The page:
Added to that, of course, is an unflagging pace. (Which is ironically only an after-effect of the over-budget preceding Mind of Evil; its expense caused the original seven-episode serial- already whittled down to 6 by the producers who were starting to realize that 7 parts was too long- to be whittled down to 4, the action relocated from the originally-planned later-Doctor Who cliché of Battersea power station, and overall tightened up). The plot keeps along at a fair clip in this shorter, 4-part serial... and it takes numerous twists and turns; first an alien-visitor story in which it is UNIT vs. Chinn, the foolish bureaucrat- then, just as that is getting resolved, we discover that the aliens aren't what they seem, and the Master is involved, having sold out Earth... and our characters are prevented from finding out about it, as Chinn takes over and unlawfully imprisons our heroes- now, it's a race to escape and a tense journey of exploration, to see if they can discover the plans of the Axons before it's too late, with a 72-hour ticking clock... then, a brief plot about doubles and the Doctor's abduction segues us into a marvelously clever Master and UNIT vs. the Axon invasion- a standard army-vs-aliens plot enlivened by fantastic effects and an uneasy alliance- then, the Doctor escapes (and you have to love that moment where he strides in the door just as the Master reaches it, foiling the latter's escape; it was a bit of a cheer-out-loud, "I am that man!" moment)... and it becomes an apparent conspiracy, the Doctor and the Master working together to escape a doomed Earth- you know that each is playing the other, but you don't know HOW- (between this and the Mind-of-Evil-climax exchange betrayal, the two can never have any trust between them; or, I'd suspect, work together ever again!)- and then, it becomes a traditional, and much-appreciated, Doctor Who ending- the Doctor in the TARDIS, pulling a last minute trick to defeat the bad guys and escape... with a fine little comedy ending in which the Doctor finds he can't explain the concept of a time loop to the Brig, and that he's stuck on Earth due to TARDIS programming (another great moment that, like his entrance above, probably should've gone into the Doctor's paragraph as examples of some of his positive moments). It goes all over the place, offering us so many different KINDS of stories within its short run- so much variety and fun, it never fails to keep interest.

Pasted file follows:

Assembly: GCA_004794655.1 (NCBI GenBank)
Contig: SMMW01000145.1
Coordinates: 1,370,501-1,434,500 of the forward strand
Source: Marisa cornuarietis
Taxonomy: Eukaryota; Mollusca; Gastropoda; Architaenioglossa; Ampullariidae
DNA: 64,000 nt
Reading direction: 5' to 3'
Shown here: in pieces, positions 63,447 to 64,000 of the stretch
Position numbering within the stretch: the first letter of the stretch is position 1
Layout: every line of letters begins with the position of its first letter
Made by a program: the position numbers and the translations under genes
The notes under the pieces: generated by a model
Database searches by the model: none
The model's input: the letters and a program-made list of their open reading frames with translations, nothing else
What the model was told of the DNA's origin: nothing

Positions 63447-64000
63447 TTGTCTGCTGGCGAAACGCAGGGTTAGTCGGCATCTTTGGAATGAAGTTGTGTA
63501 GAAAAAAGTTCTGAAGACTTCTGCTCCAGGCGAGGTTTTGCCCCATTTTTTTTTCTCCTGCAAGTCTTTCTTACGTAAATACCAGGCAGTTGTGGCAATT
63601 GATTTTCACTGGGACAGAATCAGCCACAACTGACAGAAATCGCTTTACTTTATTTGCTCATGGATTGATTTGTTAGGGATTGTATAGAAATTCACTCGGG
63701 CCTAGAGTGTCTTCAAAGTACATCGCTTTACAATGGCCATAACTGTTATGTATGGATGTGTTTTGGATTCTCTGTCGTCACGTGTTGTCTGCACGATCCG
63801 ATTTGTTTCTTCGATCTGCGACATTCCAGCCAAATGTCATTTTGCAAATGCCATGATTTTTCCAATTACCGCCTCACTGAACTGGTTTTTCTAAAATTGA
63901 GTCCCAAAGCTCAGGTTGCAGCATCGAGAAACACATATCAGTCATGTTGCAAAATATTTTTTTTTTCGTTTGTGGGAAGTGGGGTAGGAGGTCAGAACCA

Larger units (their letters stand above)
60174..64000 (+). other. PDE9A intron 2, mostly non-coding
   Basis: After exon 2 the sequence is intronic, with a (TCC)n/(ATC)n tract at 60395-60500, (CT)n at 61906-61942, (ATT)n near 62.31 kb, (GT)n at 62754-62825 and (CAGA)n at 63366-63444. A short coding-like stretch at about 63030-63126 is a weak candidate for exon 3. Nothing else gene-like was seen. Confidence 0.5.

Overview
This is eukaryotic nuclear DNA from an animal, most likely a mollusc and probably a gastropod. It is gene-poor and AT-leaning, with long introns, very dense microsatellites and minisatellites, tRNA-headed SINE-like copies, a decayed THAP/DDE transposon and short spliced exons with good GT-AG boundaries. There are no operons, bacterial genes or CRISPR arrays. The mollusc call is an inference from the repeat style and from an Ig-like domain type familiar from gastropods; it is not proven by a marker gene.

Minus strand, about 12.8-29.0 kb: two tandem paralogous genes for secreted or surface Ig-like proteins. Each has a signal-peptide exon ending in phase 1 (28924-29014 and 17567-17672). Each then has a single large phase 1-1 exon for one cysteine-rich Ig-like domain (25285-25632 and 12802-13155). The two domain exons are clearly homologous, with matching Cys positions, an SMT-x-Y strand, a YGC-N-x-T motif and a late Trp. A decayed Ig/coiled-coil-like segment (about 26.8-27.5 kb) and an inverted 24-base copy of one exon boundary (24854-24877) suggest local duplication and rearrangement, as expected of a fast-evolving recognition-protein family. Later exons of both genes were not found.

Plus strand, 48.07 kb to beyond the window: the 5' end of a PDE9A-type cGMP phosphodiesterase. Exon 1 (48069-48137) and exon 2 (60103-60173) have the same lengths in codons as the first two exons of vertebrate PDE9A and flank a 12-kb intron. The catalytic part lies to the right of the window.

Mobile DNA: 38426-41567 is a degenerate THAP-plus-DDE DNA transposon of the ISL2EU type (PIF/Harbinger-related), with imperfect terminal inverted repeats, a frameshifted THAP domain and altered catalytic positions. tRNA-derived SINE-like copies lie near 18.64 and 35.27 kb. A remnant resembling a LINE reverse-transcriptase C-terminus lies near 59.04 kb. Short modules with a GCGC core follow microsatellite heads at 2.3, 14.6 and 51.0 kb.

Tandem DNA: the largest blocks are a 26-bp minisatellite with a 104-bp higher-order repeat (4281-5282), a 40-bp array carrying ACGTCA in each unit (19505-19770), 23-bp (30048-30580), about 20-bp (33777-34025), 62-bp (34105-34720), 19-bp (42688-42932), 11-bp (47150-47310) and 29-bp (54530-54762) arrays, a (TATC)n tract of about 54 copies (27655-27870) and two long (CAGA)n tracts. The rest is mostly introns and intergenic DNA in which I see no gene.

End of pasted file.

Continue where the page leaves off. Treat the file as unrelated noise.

All in all, Claws of Axos blew me away with its great story, excellent pace, amazing effects, aura of excitement, and incredibly creative Axon effects. It's a winner for sure, and exactly the kind of serial that the Third Doctor needed to inject the sense of adventure back into the show.
The fight in the particle accelerator. The Doctor and Jo’s recitation-escape through the disorienting vessel. The Axon on the catwalk.
I want to subtract some points for the obnoxious opening and annoying Doctor characterization in the first half... but I can't. I honestly can't justify taking a single point off for this serial, and though the opening isn't perfect, the overall serial more than makes up for it's flaws. 5 out of 5 Tumbling Autons- the second perfect score, and the first true classic on the level of Marinus and Mind Robber, for the Third Doctor's era.
With its high-tech accelerator, international manhunt for the Master, and general high technology throughout, I think I'm going to have to give this one a near-future-80s vote by a narrow margin.